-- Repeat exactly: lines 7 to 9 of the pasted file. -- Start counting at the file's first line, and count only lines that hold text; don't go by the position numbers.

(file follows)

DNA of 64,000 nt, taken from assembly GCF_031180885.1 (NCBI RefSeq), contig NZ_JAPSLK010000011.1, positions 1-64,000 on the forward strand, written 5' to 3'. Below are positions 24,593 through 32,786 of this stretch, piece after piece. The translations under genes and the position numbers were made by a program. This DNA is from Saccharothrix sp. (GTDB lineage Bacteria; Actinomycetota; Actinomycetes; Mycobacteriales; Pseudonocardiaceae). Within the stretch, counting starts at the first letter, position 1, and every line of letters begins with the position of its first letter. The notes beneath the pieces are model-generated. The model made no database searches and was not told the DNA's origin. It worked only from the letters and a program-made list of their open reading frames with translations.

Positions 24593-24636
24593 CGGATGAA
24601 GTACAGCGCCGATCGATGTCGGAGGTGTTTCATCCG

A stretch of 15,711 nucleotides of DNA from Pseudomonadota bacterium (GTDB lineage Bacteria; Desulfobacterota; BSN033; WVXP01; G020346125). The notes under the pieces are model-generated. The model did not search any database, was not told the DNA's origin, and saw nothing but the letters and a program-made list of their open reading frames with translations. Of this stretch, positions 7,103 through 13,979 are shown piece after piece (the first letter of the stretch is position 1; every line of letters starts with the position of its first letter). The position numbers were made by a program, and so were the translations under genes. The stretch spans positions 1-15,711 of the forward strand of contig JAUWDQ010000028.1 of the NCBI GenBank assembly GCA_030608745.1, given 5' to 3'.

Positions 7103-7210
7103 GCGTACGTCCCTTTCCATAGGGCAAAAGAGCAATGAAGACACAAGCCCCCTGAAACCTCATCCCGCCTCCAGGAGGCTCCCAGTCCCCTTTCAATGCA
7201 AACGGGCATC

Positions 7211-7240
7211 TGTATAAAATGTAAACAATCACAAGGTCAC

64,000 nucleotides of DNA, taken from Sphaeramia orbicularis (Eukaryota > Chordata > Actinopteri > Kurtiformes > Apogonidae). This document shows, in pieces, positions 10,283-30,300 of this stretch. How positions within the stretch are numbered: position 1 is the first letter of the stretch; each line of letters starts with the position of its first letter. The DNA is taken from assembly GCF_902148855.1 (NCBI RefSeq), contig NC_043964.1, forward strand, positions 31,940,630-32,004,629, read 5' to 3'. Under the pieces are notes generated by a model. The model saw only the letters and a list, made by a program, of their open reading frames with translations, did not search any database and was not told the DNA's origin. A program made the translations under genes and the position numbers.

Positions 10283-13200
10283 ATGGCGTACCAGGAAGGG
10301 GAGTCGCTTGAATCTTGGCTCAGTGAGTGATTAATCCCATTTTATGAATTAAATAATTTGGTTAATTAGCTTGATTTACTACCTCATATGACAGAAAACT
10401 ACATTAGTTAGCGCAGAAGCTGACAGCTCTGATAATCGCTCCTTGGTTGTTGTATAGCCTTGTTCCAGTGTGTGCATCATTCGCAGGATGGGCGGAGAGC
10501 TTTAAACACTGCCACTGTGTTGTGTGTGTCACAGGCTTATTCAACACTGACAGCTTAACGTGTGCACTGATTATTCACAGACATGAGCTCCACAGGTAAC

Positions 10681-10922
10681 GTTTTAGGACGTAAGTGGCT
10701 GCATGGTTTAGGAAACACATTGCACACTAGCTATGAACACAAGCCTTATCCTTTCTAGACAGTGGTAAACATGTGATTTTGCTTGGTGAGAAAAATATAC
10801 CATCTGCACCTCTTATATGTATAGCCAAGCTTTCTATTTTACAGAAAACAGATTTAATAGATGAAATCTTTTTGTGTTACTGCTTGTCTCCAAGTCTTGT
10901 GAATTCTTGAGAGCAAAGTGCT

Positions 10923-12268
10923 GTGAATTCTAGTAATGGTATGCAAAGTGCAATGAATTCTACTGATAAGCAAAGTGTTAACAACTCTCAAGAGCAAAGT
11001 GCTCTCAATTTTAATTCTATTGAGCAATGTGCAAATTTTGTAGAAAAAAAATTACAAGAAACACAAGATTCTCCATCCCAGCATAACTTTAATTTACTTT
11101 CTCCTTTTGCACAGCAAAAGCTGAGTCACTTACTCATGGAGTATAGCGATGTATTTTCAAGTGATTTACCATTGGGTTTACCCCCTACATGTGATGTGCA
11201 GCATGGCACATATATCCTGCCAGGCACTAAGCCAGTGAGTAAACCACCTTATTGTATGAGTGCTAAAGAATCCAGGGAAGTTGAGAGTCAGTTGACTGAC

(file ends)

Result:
7103 GCGTACGTCCCTTTCCATAGGGCAAAAGAGCAATGAAGACACAAGCCCCCTGAAACCTCATCCCGCCTCCAGGAGGCTCCCAGTCCCCTTTCAATGCA
7201 AACGGGCATC

Positions 7211-7240